Kellenberg Memorial High School students listen to a presentation on...

Kellenberg Memorial High School students listen to a presentation on Monday at the 10th Long Island STEM Career Expo at the Cradle of Aviation Museum. Pictured from left are, front row, Aileen Sullivan, Myranda Chamorro, Marina Genzone and Regina Culhane; second row, Damyrna Neas and Bianca Jean-Baptiste. Credit: Debbie Egan-Chin

High school students from seven Long Island schools gathered at the Cradle of Aviation Museum Monday to hear from engineers, scientists and technicians about careers in STEM.

Set against the backdrop of replica biplanes, jets and lunar landers, more than 225 students sat in on rotating 15-minute presentations from local engineering firms and manufacturers to learn about careers.

Most students “don’t know the opportunities that are actually available to them,” said Christine Gonzalez, education director at the museum. “This is a way for them to be informed and stay engaged with what’s in their backyard.”

The museum’s STEM Career Expo, in its 10th year,  aims to give mostly 10th- and 11th-grade students the chance to speak with professionals in science, technology, engineering and mathematics.

“When you hear engineering, I feel like it can be overwhelming, especially as a 10th-grader or a senior in high school, so it’s nice to be able to relieve some of that anxiety for them,” said Jack Zepernick, a mechanical engineer with Cameron Engineering & Associates in Woodbury, a consultancy and presenter at the expo.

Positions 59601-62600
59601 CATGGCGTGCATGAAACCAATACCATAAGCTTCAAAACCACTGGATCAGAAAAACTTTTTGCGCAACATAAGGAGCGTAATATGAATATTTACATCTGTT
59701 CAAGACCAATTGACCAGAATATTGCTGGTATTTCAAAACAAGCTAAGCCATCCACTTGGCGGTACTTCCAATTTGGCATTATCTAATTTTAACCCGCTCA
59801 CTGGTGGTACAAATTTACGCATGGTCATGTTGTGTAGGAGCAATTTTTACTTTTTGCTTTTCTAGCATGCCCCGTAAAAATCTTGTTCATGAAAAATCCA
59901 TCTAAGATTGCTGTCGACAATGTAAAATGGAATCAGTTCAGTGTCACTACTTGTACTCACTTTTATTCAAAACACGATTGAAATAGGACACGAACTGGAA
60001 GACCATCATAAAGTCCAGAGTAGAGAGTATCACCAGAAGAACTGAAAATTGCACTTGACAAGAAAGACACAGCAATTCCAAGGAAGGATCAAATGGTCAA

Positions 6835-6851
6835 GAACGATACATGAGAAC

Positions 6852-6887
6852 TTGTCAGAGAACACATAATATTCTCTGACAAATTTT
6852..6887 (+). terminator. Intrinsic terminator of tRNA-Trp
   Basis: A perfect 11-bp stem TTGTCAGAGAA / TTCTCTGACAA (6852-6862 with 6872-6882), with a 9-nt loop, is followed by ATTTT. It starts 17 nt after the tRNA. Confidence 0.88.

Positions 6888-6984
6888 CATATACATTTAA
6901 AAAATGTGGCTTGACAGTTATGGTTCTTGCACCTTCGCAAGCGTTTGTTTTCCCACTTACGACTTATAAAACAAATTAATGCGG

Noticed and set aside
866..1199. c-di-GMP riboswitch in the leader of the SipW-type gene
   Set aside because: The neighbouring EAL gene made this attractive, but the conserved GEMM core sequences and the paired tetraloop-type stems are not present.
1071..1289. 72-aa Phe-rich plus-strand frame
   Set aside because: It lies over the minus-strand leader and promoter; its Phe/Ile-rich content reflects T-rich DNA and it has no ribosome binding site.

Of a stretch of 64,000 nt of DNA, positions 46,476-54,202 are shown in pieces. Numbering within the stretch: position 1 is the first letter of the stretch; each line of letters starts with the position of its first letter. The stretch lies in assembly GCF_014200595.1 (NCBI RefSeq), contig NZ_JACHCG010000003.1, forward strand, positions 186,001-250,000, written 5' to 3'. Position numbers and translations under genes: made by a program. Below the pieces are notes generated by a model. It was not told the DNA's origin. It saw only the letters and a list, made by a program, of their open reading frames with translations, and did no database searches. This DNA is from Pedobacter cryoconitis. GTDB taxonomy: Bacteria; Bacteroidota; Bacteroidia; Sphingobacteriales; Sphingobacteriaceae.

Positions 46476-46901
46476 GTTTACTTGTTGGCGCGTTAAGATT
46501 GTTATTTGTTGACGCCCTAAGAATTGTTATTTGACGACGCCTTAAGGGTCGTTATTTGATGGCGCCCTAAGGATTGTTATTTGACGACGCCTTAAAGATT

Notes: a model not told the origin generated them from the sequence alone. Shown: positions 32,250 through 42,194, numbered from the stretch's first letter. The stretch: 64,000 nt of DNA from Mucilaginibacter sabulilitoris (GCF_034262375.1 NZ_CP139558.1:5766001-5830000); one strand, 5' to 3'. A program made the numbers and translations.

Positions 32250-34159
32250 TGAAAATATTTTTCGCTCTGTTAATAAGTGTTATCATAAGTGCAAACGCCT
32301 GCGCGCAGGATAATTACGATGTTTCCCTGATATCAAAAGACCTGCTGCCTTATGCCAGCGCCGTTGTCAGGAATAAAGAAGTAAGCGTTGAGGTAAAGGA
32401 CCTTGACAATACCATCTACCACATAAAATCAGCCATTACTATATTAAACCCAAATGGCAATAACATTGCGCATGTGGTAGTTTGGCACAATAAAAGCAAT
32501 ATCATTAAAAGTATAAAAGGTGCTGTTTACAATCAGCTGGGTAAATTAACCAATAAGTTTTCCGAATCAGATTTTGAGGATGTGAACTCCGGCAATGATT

“I did not get to go on trips like this,” Zepernick said.

Behind the event is the need to develop talent pipelines for jobs in the future, said company attendees.

“If we get the kids in high school interested, then we can influence the colleges to be interested,” said Edward Sottile, director of manufacturing engineering equipment operations at Oerlikon Metco Inc. in Westbury, an expo presenter.

Sottile said it’s very hard to find workers with the  required skills, and the need is even more acute  to fill on-the-floor machinist jobs. The company is a Swiss-owned manufacturer of spray coatings for automobile and aviation parts.

He said he wants students to know that manufacturing has evolved dramatically and isn’t the “dark, dingy workplace” they may have seen on TV.

“We’re trying to counter that by showing that it’s full of automation and a lot more advanced technology,” he said. “You can make a really good living, too.”

Damyrna Neas, 15, a sophomore at Kellenberg Memorial High School in Uniondale, said before the expo she had considered following in her father’s footsteps and pursuing a career in IT.  After the morning presentations, she said she’s thinking about a career in aviation.

“I always have had a love of computers and technology,” Neas said. “When I got here, I just felt more enthusiastic about it.”

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